If you need more wired speed and ports, the Archer AX6000 is a sensible step up. This router has square housing with two antennas on each edge for a total of eight. On the back, there are eight Ethernet ports with link aggregation on two of the ports. The WAN port supports a 2.5G connection for very fast fiber connections or, more likely, a connection to a fast wired network with a NAS.

How much speed is enough?

At this point, Wi-Fi 6 makes sense for most people, but the truth of the matter is that most of us don't have access to gigabit speeds, or it just doesn't make sense to pay for all that speed. With a 2.4GHz speed of 574Mbps and a 5GHz speed of 2402Mbps, even the slower Archer AX50 is more than capable of delivering this very comfortable download speed. Even if you have a fiber connection with gigabit speeds, both routers should deliver very usable speeds.

Both of these routers will last you for quite a while, but once you start getting more and more fast Wi-Fi 6 devices in the coming years, the AX6000 might end up being worth the extra cost. However, for most of us, the AX3000 speeds of the AX50 are more than enough.

TP-Link Archer AX6000

Source: TP-Link (Image credit: Source: TP-Link)

TP-Link recommends the AX50 for homes with three rooms and the AX6000 for homes with four rooms. Both of these routers will cover a standard home with ease, but if you have a more challenging layout or have a lot of interference, the Archer AX6000 will do better.

If you have a home with concrete or plaster walls, you're going to see a huge dropoff in signal strength very quickly. The AX6000 has more to work with, and with features like beamforming, it should deliver superior performance. The AX6000 also has another trick up its sleeve with OneMesh. Serving as a testament to TP-Link's continued software support, the AX6000 is now a OneMesh router meaning it can be combined with other OneMesh supported routers to form a mesh network in your home. This is a great option for someone who needs the full router features, like eight Ethernet ports but needs the coverage flexibility similar to that of one of the best Wi-Fi 6 mesh systems.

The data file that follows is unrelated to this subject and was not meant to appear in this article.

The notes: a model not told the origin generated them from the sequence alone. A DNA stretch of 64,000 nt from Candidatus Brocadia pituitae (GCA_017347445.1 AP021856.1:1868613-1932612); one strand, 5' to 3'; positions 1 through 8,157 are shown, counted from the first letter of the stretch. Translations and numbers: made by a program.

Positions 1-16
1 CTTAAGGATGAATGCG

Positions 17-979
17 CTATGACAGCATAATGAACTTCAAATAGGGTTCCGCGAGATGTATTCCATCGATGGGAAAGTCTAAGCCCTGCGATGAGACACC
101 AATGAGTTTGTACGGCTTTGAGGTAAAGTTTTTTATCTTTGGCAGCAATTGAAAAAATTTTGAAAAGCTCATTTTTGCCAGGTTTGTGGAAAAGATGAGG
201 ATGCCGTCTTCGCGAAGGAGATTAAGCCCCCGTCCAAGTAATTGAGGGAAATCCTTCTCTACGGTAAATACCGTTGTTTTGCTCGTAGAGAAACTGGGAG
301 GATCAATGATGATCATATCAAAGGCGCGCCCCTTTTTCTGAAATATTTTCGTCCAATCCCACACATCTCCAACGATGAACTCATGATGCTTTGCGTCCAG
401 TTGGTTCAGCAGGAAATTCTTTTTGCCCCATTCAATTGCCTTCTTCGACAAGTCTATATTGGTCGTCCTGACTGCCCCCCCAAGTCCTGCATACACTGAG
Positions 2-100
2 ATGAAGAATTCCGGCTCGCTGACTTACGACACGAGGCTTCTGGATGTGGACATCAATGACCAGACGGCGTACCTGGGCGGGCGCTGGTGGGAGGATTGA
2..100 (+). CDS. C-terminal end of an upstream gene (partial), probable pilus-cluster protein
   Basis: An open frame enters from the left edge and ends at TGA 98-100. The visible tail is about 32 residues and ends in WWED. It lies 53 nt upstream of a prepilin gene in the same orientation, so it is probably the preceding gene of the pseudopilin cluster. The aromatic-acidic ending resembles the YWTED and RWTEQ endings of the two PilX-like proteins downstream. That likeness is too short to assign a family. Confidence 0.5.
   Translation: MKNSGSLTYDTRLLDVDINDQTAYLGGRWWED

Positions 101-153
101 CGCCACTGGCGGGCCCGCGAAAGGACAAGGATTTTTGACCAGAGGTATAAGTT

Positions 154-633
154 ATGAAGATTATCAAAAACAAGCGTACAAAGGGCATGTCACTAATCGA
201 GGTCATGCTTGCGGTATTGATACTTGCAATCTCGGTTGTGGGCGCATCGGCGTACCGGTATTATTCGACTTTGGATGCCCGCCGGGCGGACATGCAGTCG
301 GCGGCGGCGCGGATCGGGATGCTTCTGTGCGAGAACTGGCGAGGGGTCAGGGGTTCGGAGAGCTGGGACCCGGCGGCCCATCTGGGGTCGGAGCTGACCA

What extras come along?

Both routers work with TP-Link's HomeCare software, which allows you to share your network and provides you parental controls that can help you keep track of and limit your family's online activity. You can even set a schedule for devices to ensure that someone studying or working from home isn't getting distracted. It also comes with antivirus protection from Trend Micro.

HomeCare also has a more advanced QoS, which can prioritize connections by application and devices. This allows specific important traffic, such as gaming traffic, to get through even on a device that doesn't normally need a boost.

You can control your TP-Link Archer with Alexa too.

TP-Link Archer AX6000

Source: TP-Link (Image credit: Source: TP-Link)

The TP-Link Archer AX6000 is a great router and one of the best wireless routers you can get if you need the speed. It has more than enough speed for streaming, gaming, and even remote computing. Still, for the vast majority of people, it's overkill. The AX3000 speeds of the TP-Link Archer AX50 will be plenty for even people with full gigabit connections. With an identical software set including parental controls, the AX50 is the best value, especially given its price. Plus, you can save a little money if you buy it from Walmart.

Samuel Contreras

When Samuel is not writing about networking or 5G at Android Central, he spends most of his time researching computer components and obsessing over what CPU goes into the ultimate Windows 98 computer. It's the Pentium 3.